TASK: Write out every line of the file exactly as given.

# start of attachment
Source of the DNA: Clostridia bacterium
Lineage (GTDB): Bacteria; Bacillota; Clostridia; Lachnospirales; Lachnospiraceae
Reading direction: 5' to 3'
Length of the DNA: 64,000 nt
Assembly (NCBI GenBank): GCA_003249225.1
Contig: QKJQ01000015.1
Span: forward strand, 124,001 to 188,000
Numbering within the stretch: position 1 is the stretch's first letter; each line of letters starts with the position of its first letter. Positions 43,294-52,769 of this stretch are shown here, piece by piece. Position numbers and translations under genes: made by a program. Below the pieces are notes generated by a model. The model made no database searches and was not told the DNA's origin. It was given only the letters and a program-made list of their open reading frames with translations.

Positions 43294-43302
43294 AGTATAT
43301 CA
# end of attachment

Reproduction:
Source of the DNA: Clostridia bacterium
Lineage (GTDB): Bacteria; Bacillota; Clostridia; Lachnospirales; Lachnospiraceae
Reading direction: 5' to 3'
Length of the DNA: 64,000 nt
Assembly (NCBI GenBank): GCA_003249225.1
Contig: QKJQ01000015.1
Span: forward strand, 124,001 to 188,000
Numbering within the stretch: position 1 is the stretch's first letter; each line of letters starts with the position of its first letter. Positions 43,294-52,769 of this stretch are shown here, piece by piece. Position numbers and translations under genes: made by a program. Below the pieces are notes generated by a model. The model made no database searches and was not told the DNA's origin. It was given only the letters and a program-made list of their open reading frames with translations.

Positions 43294-43302
43294 AGTATAT
43301 CA